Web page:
Sarcina ventriculi

Sar·ci·na ven·tric·'u·li

a bacterial species found in soil, mud, the contents of a diseased human stomach, rabbit and guinea pig stomach contents, and on the surfaces of cereal seeds; it is the type species of the genus Sarcina.
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Se ha encontrado Lactobacillus salivarius y Sarcina ventriculi, tanto en mucosa gastrica equina sana como en lesiones ulcerativas; ademas, en una lesion ulcerativa se encontro Enterococcus faecium y Escherichia fergusonii superficial e intraepitelial, respectivamente [10].
Sarcina ventriculi is a gram-positive, anaerobic coccus that can grow in acidic environments, (1) with a carbohydrate fermentative metabolism as its sole energy source.
Sarcina ventriculi occurs mainly in adults (Table 2) but has been identified in an age range from 3 to 73 years.
Sarcina ventriculi is typically diagnosed with a hematoxylineosin stain and, if needed, with a Gram stain, which stains strongly positive.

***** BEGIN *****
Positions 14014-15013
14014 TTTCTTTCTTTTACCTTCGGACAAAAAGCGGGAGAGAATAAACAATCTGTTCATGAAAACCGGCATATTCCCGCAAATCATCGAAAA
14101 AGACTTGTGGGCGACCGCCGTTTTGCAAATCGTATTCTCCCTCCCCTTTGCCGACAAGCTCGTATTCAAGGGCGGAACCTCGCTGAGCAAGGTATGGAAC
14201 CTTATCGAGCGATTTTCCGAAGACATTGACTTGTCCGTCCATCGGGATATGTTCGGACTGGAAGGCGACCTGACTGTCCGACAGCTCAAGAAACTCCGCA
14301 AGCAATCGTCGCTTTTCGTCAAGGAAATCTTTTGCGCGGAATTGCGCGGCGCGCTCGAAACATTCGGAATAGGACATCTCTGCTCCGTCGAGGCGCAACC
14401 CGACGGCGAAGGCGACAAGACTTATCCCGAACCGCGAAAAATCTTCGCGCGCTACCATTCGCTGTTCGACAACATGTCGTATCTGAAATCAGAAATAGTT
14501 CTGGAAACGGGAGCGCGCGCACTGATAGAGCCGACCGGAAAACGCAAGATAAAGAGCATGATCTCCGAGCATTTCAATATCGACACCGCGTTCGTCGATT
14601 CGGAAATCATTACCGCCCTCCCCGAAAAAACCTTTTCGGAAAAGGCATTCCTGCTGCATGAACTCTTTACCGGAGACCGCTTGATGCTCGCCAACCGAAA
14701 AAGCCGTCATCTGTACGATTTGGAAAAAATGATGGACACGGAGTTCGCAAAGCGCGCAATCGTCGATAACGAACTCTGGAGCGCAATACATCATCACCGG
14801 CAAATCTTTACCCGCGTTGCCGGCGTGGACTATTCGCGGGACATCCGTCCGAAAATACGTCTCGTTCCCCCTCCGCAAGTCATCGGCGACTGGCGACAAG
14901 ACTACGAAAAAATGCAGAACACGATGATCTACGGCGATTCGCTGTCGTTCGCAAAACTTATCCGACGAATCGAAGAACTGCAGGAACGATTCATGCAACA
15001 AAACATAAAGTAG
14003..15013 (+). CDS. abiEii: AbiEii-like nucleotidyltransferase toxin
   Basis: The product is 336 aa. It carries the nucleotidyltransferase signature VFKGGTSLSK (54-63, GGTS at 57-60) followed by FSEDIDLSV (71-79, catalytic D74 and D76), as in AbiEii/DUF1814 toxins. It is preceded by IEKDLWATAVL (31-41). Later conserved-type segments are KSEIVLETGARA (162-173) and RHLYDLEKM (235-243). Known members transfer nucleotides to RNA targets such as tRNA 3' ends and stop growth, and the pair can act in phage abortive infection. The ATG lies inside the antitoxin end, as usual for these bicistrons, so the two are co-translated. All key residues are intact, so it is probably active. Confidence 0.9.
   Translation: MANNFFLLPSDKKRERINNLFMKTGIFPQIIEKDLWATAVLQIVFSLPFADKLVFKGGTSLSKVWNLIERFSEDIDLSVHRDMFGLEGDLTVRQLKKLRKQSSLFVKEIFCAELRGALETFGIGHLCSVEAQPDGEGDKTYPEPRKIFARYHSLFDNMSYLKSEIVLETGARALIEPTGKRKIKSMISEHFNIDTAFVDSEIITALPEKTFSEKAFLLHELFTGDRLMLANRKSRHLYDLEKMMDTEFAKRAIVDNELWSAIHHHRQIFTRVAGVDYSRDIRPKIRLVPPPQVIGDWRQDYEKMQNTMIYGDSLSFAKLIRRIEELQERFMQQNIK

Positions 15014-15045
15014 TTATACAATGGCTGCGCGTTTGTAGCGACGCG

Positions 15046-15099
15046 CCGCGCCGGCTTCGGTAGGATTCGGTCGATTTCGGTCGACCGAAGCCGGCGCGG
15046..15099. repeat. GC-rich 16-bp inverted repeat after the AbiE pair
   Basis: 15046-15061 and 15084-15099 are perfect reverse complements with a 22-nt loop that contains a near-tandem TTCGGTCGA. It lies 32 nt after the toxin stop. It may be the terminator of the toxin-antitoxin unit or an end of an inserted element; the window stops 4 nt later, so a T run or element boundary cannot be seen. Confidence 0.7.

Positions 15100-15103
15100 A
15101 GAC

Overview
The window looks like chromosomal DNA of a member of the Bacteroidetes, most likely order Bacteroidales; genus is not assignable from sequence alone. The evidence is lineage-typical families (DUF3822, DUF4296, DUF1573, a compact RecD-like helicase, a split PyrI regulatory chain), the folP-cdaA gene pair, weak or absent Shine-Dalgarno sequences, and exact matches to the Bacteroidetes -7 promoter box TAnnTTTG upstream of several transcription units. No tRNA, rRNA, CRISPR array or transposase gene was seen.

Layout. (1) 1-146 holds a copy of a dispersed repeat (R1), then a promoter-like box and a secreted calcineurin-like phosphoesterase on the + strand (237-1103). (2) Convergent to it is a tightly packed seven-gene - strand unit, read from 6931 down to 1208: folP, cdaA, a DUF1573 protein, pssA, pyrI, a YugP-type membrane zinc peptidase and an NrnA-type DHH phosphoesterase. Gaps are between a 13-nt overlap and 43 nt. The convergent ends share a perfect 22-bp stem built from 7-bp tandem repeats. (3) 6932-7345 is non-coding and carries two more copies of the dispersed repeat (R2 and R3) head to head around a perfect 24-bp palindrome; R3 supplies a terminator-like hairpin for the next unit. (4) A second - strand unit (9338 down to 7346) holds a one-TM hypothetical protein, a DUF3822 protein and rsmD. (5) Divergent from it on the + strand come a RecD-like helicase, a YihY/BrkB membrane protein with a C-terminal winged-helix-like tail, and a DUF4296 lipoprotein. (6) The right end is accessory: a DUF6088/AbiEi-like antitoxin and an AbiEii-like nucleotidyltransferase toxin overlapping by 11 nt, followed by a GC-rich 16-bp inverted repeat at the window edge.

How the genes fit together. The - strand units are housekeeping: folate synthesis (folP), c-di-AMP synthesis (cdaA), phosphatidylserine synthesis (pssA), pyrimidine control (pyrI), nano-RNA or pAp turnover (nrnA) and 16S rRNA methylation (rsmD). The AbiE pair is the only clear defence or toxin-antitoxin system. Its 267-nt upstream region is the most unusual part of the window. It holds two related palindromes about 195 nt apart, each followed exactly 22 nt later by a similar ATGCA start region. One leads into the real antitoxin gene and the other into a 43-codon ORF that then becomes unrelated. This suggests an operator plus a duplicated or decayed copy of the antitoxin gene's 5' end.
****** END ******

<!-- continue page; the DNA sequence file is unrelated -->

Sarcina ventriculi is a gram-positive, nonmotile, chemoorganotrophic, anaerobic coccus with an exclusive carbohydrate fermentative metabolism.
Sarcina ventriculi was first isolated in pure culture from the stomach in 1911, using strict anaerobic techniques.
Influence of pH extremes on sporulation and ultrastructure of Sarcina ventriculi. J Bacteriol.
The constant occurrence of Sarcina ventriculi (Goodsir) in the blood of man and the lower animals: with remarks on the nature of sarcinous vomiting.
Within bacteria the enzyme is shown to be present in Sarcina ventriculi and Zymomonas mobilis [16, 17].
For instance, the PDCs from Zymobacter palmae, Sarcina ventriculi, Z.
Maupin-Furlow, "Production of the gram-positive Sarcina ventriculi pyruvate decarboxylase in Escherichia coli," Microbiology, vol.